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Author Notes:

Corresponding Author at: Department of Neurology, Emory University School of Medicine, 1639 Pierce Drive, Atlanta, GA 30322, USA. dgutman@emory.edu

All authors WD, JC, AL, and DG have made substantial contributions to all of the following: (1) the conception and design of the study and acquisition of data, (2) drafting the article or revising it critically for important intellectual content, (3) and final approval of the version to be submitted.

We would like to especially thank all of the personnel at the Emory University Neurology Clinic and ADRC for their input and assistance during the transition process described in this manuscript.

Conflicts of interest: None

Subjects:

Research Funding:

Funding was provided through NIH Grants P30 NS055077 and P50 AG025688.

Keywords:

  • Science & Technology
  • Technology
  • Life Sciences & Biomedicine
  • Computer Science, Information Systems
  • Health Care Sciences & Services
  • Medical Informatics
  • Computer Science
  • Electronic health record
  • Biomedical informatics
  • ETL
  • REDCap
  • Clinical informatics
  • Clinical research informatics
  • ELECTRONIC DATA CAPTURE
  • TRIALS
  • QUESTIONNAIRES
  • MANAGEMENT

REDLetr: Workflow and tools to support the migration of legacy clinical data capture systems to REDCap

Tools:

Journal Title:

International Journal of Medical Informatics

Volume:

Volume 93

Publisher:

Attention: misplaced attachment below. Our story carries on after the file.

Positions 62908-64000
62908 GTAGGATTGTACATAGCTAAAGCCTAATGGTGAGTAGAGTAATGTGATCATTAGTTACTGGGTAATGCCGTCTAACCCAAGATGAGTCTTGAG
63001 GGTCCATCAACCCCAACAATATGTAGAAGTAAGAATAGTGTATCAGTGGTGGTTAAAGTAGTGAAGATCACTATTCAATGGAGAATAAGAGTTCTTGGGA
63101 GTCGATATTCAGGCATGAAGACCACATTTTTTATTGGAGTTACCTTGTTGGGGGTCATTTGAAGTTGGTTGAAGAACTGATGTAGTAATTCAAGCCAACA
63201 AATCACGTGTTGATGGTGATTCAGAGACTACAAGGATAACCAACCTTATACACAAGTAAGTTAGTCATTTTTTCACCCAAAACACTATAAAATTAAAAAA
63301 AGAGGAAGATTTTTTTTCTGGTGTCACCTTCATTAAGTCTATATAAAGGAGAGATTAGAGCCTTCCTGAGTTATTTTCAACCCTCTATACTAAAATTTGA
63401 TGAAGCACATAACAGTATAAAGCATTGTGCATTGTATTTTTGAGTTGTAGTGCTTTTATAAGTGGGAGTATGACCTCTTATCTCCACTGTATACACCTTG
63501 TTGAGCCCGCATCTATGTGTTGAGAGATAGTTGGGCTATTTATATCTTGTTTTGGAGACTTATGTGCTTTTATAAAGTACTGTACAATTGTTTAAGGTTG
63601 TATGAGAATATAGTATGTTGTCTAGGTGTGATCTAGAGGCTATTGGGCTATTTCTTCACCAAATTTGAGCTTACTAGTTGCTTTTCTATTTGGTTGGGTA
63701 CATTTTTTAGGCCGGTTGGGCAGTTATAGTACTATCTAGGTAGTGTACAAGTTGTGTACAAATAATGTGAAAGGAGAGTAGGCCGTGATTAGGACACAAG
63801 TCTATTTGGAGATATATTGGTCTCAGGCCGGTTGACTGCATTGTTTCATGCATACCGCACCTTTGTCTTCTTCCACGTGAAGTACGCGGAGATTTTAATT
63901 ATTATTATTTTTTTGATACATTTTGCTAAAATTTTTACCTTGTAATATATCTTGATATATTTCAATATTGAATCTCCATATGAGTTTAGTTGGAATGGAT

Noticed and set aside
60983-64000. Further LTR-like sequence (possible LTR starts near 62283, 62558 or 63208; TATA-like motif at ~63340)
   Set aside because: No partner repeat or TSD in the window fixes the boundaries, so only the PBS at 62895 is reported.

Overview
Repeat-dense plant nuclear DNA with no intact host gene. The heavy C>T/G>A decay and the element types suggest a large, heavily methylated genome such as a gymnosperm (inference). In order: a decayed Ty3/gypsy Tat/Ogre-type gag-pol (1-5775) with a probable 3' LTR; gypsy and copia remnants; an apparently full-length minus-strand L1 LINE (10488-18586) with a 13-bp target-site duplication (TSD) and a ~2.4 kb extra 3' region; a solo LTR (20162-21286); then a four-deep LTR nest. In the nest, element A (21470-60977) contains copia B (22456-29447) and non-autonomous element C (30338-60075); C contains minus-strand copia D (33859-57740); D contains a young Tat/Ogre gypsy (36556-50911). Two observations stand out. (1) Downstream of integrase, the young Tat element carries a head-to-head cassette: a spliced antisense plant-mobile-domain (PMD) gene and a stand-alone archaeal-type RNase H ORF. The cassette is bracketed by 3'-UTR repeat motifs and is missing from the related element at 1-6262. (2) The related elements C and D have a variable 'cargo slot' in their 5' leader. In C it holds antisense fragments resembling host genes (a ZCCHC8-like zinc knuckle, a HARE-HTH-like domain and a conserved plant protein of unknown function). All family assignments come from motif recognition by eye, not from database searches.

, Pages 103-110

Type of Work:

Article | Post-print: After Peer Review

Abstract:

Objective: A memory clinic at an academic medical center has relied on several ad hoc data capture systems including Microsoft Access and Excel for cognitive assessments over the last several years. However these solutions are challenging to maintain and limit the potential of hypothesis-driven or longitudinal research. REDCap, a secure web application based on PHP and MySQL, is a practical solution for improving data capture and organization. Here, we present a workflow and toolset to facilitate legacy data migration and real-time clinical research data collection into REDCap as well as challenges encountered. Materials and methods: Legacy data consisted of neuropsychological tests stored in over 4000 Excel workbooks. Functions for data extraction, norm scoring, converting to REDCap-compatible formats, accessing the REDCap API, and clinical report generation were developed and executed in Python. Results: Over 400 unique data points for each workbook were migrated and integrated into our REDCap database. Moving forward, our REDCap-based system replaces the Excel-based data collection method as well as eases the integration into the standard clinical research workflow and Electronic Health Record. Conclusion: In the age of growing data, efficient organization and storage of clinical and research data is critical for advancing research and providing efficient patient care. We believe that the workflow and tools described in this work to promote legacy data integration as well as real time data collection into REDCap ultimately facilitate these goals.

Copyright information:

© 2016

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